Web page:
C. Plaintiff's Claim Concerning the Affidavit of Probable Cause (Count IV)*fn21

  Count IV of plaintiff's complaint alleges that the defendants "intentionally or recklessly omitted from the warrant or affidavit of probable cause material exculpatory information" and included "materially false information critical to the determination of probable cause" from that affidavit. While plaintiff's claim in Count I that Duffy lacked probable cause to request the issuance of a citation against him required the court to test the legal sufficiency of Duffy's request for a citation (and/or his affidavit of probable cause), this latter claim challenges the veracity of the Duffy's request for a citation. See Dintino, 243 F. Supp.2d at 263. ("[C]hallenges to an arresting officer's determination of probable cause, when an arrest is made pursuant to an arrest warrant issued by an independent magistrate, involve not only the legal sufficiency of Page 21 the affidavit . . ., but also the veracity of the affiant."). To challenge Duffy's veracity, the plaintiff must show that Trooper Duffy: "1) knowingly and deliberately, or with reckless disregard for the truth, made false statements or omissions in his affidavit of probable cause that create a falsehood in [his request for an issuance of a warrant]; and 2) such statements or omissions are material to the finding of probable cause." Merkle, 211 F.3d at 789.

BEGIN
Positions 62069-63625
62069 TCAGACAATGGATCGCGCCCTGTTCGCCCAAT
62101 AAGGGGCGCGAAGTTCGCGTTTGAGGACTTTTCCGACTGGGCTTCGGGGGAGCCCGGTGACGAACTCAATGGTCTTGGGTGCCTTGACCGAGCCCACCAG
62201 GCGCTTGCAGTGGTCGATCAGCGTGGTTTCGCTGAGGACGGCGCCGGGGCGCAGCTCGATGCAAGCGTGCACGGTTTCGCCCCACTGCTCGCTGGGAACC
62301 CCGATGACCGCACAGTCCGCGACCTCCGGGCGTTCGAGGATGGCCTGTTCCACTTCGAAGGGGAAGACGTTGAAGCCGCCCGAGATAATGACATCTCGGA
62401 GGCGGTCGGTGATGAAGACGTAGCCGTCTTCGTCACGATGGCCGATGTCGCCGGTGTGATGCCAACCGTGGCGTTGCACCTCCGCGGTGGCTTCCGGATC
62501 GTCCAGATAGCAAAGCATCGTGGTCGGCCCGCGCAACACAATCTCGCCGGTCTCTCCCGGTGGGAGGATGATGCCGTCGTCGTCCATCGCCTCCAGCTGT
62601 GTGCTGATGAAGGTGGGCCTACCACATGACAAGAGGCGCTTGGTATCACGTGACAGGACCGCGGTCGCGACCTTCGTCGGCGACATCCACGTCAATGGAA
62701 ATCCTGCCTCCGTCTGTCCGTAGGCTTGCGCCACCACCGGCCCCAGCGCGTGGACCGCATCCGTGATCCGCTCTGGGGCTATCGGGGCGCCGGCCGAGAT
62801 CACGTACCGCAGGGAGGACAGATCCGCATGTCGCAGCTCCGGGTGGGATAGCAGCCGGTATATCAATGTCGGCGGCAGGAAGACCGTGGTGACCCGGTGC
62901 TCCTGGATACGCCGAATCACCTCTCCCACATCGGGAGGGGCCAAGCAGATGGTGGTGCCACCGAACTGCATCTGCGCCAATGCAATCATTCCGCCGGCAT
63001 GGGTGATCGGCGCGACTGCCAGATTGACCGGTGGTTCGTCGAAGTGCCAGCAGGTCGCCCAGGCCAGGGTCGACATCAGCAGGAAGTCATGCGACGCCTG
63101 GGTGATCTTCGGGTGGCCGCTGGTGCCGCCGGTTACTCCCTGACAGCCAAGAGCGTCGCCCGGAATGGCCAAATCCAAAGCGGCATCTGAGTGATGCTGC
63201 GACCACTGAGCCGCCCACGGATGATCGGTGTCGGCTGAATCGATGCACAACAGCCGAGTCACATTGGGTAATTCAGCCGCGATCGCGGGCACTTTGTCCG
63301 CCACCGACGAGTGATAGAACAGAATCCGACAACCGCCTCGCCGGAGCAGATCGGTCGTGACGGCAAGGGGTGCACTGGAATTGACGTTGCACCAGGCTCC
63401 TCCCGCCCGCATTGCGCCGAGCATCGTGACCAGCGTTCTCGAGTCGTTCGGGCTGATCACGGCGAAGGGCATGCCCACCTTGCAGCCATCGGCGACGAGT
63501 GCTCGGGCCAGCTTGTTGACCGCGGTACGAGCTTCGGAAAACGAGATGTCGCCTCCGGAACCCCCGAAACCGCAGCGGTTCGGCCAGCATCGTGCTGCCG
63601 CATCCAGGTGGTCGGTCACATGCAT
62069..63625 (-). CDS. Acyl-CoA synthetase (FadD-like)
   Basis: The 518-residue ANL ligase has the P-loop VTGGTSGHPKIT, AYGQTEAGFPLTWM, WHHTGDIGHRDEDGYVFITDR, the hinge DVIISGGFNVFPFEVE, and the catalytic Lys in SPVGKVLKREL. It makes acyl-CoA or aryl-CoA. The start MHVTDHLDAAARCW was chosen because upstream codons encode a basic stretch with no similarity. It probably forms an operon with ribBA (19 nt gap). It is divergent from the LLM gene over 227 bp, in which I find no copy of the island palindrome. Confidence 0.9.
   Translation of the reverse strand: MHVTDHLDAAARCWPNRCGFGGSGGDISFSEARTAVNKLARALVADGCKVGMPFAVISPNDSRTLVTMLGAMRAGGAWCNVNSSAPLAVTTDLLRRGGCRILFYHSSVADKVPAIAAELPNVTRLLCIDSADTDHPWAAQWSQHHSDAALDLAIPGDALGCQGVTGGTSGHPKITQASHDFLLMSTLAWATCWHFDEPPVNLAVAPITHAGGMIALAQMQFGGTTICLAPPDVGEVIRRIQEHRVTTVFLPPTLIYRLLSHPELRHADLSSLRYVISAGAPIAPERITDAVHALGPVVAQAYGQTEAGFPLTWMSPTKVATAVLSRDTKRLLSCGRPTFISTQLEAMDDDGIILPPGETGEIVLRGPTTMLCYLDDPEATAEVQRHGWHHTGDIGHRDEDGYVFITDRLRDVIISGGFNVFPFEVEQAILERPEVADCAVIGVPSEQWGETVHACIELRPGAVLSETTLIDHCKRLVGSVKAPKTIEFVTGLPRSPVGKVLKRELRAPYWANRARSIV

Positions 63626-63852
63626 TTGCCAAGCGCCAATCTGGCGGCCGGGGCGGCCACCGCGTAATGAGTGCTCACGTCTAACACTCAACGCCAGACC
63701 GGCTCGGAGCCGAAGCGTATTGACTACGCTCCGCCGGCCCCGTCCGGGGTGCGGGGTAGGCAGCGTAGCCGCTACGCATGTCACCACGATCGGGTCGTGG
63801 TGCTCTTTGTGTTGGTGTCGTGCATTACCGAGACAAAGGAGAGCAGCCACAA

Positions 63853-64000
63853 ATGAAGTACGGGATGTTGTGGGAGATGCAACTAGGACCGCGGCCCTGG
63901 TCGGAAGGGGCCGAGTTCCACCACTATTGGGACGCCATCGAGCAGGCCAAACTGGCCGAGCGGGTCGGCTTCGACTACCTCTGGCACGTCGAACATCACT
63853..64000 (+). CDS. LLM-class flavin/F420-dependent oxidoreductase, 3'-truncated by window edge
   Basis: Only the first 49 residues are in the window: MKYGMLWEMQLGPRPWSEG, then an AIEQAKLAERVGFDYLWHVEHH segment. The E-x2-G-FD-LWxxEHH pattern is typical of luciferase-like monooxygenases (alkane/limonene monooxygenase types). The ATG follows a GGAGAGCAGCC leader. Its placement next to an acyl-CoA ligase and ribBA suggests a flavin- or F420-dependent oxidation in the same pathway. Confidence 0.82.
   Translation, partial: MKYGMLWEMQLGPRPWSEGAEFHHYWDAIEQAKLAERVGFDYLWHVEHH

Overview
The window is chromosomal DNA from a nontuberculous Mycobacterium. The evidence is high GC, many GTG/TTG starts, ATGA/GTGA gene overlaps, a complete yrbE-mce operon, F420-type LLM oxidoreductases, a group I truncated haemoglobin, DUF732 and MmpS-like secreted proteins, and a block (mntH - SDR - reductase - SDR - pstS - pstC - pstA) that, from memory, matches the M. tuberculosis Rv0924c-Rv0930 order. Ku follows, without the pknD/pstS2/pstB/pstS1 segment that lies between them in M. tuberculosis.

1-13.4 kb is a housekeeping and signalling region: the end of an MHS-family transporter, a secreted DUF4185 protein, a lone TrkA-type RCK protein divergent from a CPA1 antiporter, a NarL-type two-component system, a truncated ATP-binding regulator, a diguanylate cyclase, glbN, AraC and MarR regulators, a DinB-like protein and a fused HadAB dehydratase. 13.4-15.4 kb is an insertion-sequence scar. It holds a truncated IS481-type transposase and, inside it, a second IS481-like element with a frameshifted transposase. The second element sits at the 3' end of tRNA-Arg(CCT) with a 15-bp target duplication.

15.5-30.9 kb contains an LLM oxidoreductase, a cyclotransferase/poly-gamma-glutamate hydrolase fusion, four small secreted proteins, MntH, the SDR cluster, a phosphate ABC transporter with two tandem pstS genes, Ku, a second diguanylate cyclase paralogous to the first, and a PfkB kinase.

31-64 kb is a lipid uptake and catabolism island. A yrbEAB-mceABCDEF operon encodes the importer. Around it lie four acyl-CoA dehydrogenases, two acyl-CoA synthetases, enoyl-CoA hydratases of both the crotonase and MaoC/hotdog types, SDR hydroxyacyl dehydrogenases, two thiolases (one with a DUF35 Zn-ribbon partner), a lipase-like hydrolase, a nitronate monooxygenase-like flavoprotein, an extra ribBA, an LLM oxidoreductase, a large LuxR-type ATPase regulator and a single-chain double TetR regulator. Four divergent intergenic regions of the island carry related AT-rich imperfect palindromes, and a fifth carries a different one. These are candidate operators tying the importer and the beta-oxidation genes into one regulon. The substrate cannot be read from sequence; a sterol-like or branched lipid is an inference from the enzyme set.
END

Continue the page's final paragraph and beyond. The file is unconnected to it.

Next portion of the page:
Plaintiff alleges that Trooper Duffy made one false statement. Plaintiff argues that, on the Police Initial Incident Report (Pl's Exh. 16)*fn22 filed by Duffy, he falsely stated that he canvassed the neighborhood. Since, at his deposition, Duffy admitted that he did not canvass the neighborhood for witnesses, plaintiff argues that Duffy's misstatement in the affidavit amounted to a false statement. However, plaintiff misreads the report. On the Incident Report, Duffy checked the box on the bottom of the form indicating that he had not canvassed the neighborhood. Therefore, plaintiff's reliance on this document as an indication of a false statement is misplaced.*fn23 Page 22